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Movement Terminology On whiteboards What are movement types, what do we call the motions at joints?

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Presentation on theme: "Movement Terminology On whiteboards What are movement types, what do we call the motions at joints?"— Presentation transcript:


2 Movement Terminology

3 On whiteboards What are movement types, what do we call the motions at joints?

4 Activity 1 For the following joints write down the movement that can happen at that joint Wrist Radio-Ulna Elbow Shoulder Vertebrae Hip Knee Ankle


6 Activity 2 What are the muscular contraction types? Using a Bicep curl explain the 3 main contraction types ? Isotonic (Concentric/Eccentric), Isometric and Isokinetic During the upward phase bicep brachii contracts and shortens and flexes elbow performing concentric contraction During downward phase bicep brachii under tension lengthens and extends elbow performing eccentric contraction If elbow held at 90* bicep under tension but no movement therefore isometric contraction

7 Complete WS 2/3, WS 12, WS 13

8 Module 2562 A.1.7 Physicaljointmovementagonisttype ofexercise activityusedpatternmusclemuscularto improve contraction strength(isotonic) LEG ACTIONankleplantarflexiongastrocnemius,eccentric,calf raise, IN SPRINTINGsoleus followed by plyometric concentric jumping exercises, hopping kneeflexion quadricepseccentricsquats, jumping followed bygroupfollowed by upwards onto boxesextensionconcentric (KNEE LIFT)hipflexionrectusconcentricpike sit-ups, V-sits abdominus, iliopsoas (REAR LEGhipextensiongluteus concentricback hyperextension DRIVE)maximus THIS SEQUENCE COVERS ONE FULL STRIDE FOR ONE LEG MOVEMENT ANALYSIS of a SPORTING ACTION

9 Skeletal Muscle Using IS 1 highlight the key words and add to you key words glossary

10 Muscle fibre types Can you recall the types of muscles fibres? What is the factor that causes us to have a mixture of muscle fibre types? TYPE 1 – SLOW OXIADATIVE TYPE IIA – FAST OXIADATIVE TYPE IIB – FAST GLYCOLYTIC GENETICS

11 Muscle fibre types COMPLETE THE FOLLOWING TABLE: CHARACTERISTICTYPE 1TYPE IIATYPE IIB Contraction speedslowfastfast Motor neurone sizesmalllarge Force productionlowhigh Fatigabilitylower durationvery high Mitochondriahighlower Myoglobinlowerlow Glycogen storelowhigh Aerobic capacitymediumlow Anaerobic capacitymedium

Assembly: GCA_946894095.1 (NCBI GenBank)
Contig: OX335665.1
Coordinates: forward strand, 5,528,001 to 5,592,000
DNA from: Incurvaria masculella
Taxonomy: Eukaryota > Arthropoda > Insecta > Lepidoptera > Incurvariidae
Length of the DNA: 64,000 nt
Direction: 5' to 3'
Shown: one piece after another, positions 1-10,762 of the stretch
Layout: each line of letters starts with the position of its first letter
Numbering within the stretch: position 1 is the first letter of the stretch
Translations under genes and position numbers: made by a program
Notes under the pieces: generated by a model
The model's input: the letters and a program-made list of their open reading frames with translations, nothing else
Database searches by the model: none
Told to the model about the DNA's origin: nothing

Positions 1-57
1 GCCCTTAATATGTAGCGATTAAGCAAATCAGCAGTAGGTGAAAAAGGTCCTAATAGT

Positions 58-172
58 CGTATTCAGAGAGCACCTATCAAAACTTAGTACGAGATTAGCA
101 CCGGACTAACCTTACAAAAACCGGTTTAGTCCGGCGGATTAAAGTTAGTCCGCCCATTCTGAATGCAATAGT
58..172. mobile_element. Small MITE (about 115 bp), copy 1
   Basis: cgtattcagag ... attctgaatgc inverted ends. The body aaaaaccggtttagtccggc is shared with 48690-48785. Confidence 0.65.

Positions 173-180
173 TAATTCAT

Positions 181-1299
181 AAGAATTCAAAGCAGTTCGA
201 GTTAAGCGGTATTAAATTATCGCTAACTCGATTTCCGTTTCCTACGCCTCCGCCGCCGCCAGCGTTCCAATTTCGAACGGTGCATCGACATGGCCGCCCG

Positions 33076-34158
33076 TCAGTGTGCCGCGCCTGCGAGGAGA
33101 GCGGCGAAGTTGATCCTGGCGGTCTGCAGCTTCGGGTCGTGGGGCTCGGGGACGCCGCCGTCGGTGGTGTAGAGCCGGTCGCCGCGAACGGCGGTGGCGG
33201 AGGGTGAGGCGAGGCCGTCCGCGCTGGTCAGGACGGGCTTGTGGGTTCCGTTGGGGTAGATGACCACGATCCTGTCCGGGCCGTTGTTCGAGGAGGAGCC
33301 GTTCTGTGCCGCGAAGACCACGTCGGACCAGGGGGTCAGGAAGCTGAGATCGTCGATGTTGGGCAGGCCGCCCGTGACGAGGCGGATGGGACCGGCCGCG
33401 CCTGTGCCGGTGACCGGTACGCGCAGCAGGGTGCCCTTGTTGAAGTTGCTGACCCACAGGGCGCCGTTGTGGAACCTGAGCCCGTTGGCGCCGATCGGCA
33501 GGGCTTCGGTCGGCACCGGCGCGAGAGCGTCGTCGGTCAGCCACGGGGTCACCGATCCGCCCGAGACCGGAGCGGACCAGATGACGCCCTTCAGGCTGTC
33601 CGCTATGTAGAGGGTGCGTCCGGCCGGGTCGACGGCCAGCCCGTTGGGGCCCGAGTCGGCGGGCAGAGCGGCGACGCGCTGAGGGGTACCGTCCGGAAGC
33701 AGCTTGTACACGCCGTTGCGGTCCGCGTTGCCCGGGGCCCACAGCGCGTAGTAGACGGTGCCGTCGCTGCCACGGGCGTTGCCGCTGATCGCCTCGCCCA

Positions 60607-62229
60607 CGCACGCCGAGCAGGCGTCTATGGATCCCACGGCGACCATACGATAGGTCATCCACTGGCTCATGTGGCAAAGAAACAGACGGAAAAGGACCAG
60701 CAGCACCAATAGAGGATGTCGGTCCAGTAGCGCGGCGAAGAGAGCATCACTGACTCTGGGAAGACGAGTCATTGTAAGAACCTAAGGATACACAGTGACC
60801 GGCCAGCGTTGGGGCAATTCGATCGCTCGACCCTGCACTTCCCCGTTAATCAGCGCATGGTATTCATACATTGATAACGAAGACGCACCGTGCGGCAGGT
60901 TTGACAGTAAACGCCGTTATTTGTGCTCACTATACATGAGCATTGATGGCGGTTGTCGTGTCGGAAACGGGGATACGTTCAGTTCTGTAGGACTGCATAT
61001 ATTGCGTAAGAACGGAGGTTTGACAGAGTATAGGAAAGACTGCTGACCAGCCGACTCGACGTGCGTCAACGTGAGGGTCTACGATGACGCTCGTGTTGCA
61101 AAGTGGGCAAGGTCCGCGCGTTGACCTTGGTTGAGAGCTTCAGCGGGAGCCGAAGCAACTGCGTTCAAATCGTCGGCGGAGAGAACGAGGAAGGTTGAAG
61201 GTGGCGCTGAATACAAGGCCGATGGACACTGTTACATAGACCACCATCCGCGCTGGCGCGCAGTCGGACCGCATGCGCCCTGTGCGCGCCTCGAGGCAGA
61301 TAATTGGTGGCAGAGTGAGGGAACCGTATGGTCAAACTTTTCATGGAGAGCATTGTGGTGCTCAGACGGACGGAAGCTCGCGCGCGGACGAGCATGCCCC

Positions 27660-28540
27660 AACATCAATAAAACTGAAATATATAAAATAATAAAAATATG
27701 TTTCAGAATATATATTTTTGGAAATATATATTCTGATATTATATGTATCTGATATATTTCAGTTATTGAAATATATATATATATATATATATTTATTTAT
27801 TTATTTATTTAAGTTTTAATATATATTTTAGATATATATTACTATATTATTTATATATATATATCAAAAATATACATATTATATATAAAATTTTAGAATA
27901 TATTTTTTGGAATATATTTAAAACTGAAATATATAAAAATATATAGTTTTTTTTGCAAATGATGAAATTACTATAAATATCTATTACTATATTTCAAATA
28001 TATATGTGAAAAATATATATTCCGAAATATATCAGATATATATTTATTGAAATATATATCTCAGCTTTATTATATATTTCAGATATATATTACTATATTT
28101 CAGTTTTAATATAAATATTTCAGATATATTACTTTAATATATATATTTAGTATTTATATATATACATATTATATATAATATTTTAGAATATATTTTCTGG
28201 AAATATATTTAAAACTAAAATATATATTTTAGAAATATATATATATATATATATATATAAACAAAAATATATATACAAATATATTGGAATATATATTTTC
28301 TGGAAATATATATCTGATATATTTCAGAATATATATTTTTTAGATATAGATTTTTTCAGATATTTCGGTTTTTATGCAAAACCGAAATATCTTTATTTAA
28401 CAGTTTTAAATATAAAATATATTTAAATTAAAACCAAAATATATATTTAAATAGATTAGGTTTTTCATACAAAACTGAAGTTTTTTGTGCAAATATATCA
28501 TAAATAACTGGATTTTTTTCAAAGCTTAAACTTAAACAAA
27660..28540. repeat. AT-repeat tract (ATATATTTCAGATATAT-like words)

12 COMPLETE THE FOLLOWING TABLE: CHARACTERISTICTYPE 1TYPE IIATYPE IIB Contraction speedslowfastfast Motor neurone sizesmalllargelarge Force productionlowhighhigh Fatigabilitylong durationlower durationvery high Mitochondriahighlowerlow Myoglobinhighlowerlow Glycogen storelowmediumhigh Aerobic capacityhighmediumlow Anaerobic capacitylowmediumhigh

13 Effects of training on muscle fibres You can increase the size of muscle fibres Increase in size is ‘HYPERTROPHY’ In Hypertrophy increased quantity and size of myofibrils per fibre

14 STRUCTURE of a SARCOMERE the Z lines are the ends of the sarcomere which are attached to actin filaments which comprise the I zone of the relaxed unit the myosin filaments lie in between actin filaments which they just overlap (relaxed) the H zone is the space between the ends of the actin filaments CONTRACTION during contraction the cross-bridges between the myosin and actin filaments pull them towards one another this increases the overlap and pulls the Z lines towards one another

15 Sliding filament theory demo

16 Module 2562 A.1.15 MOTOR NEURONE STRUCTURE CELL BODY includes nucleus and cytoplasm membrane is receptive to stimuli from other neurones DENDRITES highly branched processes which extend out from the cell body specialised to receive stimuli from sensory organs or from other neurones AXON conducts nerve impulses to other cells (nerve, muscle, gland cells) special structures include : –myelin sheath insulates nerve –nodes of Ranvier are gaps in myelin sheath where action potential jumps from node to node –axon terminal ends with synaptic end bulbs containing neurotransmitter substances –enabling action potential to be applied to adjacent cells

17 Motor Unit demo

18 FIBRE TYPE and EXERCISE RECRUITMENT based on intensity of exercise at low intensity ST motor units recruited first RESPONSES TO TRAINING endurance training results in type IIb being converted to type IIa endurance training increases the aerobic capacity of ST fibres explains why long steady training results in loss of speed high intensity anaerobic training causes increase in size of FT fibres (hypertrophy), and number of FT fibres (hyperplasia) lack of training causes atrophy at higher intensity FO FT IIa motor units recruited at greatest intensity FG FT IIb motor units recruited to produce powerful fast musclecontractions all available fibres are recruited for all power activities

19 FIBRE TYPE RANGE IN SPORTS PERFORMERS activityaverage % STrange of % ST MALES marathon8150 - 98 cross country skiers6452 - 75 cyclists5952 - 72 800m runners5240 - 62 untrained4742 - 76 shot putters3919 - 57 sprinters4020 - 53 FEMALES cross country skiers5947 - 74 cyclists5437 - 66 800m runners6244 - 73 untrained5330 - 72 shot putters5350 - 55 sprinters3228 - 32 – proportions of fibre types are genetically determined – this could account for specialisms of individuals

20 1.Which fibre type? Marathon Distance swimmer Basketball Endurance cyclist Long jump Sprinter 2.What difference is there between male and female performers in these sports in terms of fibre types? 3.Will a 40 year old runner have different fibre types from when they were 20 4.Why is a warm up important regards to fibre types? 5.How can you adapt training sessions so that you just overload either slow or fast firbers? 6.What is the sliding filament theory?

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